Sarmiento said the measure provides for the creation of a single traffic authority headed by a traffic czar, who will either be appointed by President Duterte or Transportation Secretary Arthur Tugade.

Under the measure, Tugade would be holding the special powers for three years as traffic chief.

The Department of Transportation (DOTr) chief should formulate a management plan within 90 days that would harmonize all existing traffic regulations and oversee the implementation of public transport operations, traffic enforcement as well as traffic education programs.

The DOTr secretary would also have jurisdiction over traffic in Metro Manila, Metro Cebu and Davao City.

Once enacted into law, Sarmiento said the Traffic Crisis Act would not lead to the abolition of the Metropolitan Manila Development Authority, which would still be tapped to coordinate with the Land Transportation Franchising and Regulatory Board and other transportation agencies and local government units.

------------------------------------

RELATED FROM THE INQUIRER

MMDA ‘in dire need’ of traffic enforcers

By: Ed Margareth Barahan - @inquirerdotnet
INQUIRER.net / 04:39 PM January 19, 2017
The Metropolitan Manila Development Authority (MMDA) on Thursday said that it is in dire need of field personnel, particularly traffic enforcers, and has begun tapping its enforcement support units to do some of the field work.

“We are in dire need of field personnel to be deployed in all of the major roads in Metro Manila. We are spreading ourselves thin, so to speak, just to cope with the requirements to fully man and supervise traffic on the streets,” MMDA General Manager Thomas Orbos said in a statement.

He said that he has started to review and select people from the agency’s support units who could be dispatched on the roads to direct traffic flow and strictly implement road measures and schemes.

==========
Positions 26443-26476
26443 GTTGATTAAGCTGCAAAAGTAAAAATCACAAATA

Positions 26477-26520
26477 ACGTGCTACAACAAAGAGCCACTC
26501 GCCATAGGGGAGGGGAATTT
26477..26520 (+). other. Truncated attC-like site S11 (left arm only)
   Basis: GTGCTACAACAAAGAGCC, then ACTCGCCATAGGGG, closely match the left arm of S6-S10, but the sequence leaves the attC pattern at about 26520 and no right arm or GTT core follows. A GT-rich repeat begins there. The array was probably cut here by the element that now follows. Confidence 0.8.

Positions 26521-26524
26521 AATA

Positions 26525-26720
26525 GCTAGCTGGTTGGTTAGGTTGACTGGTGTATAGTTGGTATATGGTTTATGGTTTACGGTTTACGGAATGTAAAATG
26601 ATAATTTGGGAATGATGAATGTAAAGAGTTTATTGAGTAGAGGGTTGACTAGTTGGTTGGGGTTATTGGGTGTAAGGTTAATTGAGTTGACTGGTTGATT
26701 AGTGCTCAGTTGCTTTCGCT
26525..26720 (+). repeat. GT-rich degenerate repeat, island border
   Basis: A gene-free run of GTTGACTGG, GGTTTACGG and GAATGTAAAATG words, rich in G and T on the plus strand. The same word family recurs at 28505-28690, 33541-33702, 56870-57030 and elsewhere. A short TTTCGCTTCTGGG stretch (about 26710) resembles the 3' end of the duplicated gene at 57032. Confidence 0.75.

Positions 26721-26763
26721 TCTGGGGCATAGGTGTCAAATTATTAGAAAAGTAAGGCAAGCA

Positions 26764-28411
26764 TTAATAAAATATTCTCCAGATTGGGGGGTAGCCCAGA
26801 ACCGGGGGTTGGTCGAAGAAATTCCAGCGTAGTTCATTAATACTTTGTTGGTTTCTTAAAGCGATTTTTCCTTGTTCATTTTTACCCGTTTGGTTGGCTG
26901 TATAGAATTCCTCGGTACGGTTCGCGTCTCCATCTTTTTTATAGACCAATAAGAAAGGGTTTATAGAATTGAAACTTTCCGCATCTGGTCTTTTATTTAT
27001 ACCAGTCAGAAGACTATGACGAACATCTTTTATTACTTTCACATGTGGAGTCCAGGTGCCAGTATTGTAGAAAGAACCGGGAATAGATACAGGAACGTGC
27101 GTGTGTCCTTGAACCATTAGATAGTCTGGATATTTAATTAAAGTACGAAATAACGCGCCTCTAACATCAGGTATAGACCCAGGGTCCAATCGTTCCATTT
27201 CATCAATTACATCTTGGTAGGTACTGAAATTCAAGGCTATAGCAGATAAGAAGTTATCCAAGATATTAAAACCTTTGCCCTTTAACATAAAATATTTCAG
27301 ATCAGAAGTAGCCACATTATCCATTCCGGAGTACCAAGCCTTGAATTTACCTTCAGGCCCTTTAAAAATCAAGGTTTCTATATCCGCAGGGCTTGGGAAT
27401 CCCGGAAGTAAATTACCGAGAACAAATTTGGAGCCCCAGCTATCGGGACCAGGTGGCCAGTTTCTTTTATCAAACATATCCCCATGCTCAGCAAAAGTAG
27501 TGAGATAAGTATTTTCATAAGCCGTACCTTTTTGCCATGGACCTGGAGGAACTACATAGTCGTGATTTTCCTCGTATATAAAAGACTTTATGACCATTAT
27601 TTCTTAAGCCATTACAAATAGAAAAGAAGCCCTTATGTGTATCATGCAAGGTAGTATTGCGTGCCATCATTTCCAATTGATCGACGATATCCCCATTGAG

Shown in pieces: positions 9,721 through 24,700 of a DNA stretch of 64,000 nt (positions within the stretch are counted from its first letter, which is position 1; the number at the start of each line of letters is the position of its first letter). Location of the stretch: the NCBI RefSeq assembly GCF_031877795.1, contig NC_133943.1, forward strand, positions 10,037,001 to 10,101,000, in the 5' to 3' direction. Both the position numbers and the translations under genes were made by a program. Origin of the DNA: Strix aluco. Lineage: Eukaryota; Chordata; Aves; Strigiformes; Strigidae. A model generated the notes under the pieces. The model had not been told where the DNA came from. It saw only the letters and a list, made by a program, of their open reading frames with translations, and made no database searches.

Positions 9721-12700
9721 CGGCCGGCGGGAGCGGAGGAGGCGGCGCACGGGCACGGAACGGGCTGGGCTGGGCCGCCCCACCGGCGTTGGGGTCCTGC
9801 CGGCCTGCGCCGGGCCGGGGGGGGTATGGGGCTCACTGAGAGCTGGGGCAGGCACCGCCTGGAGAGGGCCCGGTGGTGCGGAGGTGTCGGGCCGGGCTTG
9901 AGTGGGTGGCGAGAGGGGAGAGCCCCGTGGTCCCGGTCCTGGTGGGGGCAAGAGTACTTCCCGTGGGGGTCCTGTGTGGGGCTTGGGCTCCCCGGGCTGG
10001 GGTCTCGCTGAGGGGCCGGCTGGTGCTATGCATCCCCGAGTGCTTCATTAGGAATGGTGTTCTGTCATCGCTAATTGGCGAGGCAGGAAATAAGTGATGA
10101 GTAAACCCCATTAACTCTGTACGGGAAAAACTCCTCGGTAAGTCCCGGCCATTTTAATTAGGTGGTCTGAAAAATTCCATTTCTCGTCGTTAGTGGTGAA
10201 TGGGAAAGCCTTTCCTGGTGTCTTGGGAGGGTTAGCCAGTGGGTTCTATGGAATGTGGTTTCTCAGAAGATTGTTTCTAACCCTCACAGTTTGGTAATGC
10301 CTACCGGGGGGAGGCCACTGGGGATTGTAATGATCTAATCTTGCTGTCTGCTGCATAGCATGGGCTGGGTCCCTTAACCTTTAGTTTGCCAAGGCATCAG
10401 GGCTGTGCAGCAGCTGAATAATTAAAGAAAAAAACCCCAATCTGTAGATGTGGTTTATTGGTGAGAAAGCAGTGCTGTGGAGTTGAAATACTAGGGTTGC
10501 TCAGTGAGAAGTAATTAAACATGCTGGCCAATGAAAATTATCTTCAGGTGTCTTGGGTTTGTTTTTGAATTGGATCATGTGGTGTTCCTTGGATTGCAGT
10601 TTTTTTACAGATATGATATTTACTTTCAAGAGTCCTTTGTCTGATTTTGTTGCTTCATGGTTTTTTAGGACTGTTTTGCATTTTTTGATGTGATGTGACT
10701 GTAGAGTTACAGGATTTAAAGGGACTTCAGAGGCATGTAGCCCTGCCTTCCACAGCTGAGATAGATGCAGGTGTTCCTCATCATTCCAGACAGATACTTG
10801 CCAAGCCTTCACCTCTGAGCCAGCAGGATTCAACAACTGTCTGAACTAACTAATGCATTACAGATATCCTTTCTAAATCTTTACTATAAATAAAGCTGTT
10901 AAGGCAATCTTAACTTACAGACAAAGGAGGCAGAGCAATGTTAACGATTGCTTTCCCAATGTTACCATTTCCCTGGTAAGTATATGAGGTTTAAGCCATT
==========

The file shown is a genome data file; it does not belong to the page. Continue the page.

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MMDA has a total of only 2,368 enforcers spread in all major roads and thoroughfares in Metro Manila deployed in three shifts. Orbos said that the agency also needs traffic enforcers because there are more than a thousand main intersections, while there are only 424 major roads with traffic signals.

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The agency earlier said it will be deploying more field personnel upon the opening of zipper lane or counterflow lane on Main Avenue, Cubao in Quezon City up to EDSA-Ortigas Flyover across Guadix-MRT Ortigas station from 9:30 a.m. up to 11:30 a.m. starting Monday next week.

MMDA officials also met with fire volunteer groups’ personnel and may possibly tap them as “force multipliers” to help assist the enforcement of rules and management of traffic. IDL/rga

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PHILSTAR

Calida backs amendments to martial law provisions By Alexis Romero (philstar.com) | Updated January 19, 2017 - 6:53pm 2 18 googleplus0 0


Under the 1987 Constitution, the president may declare martial law in case of an invasion or rebellion "when the public safety requires it." File photo

MANILA, Philippines -- Solicitor General Jose Calida agrees with President Rodrigo Duterte that the 1987 Constitution’s provisions on Martial Law need amendment to allow the president to act promptly during emergency situations.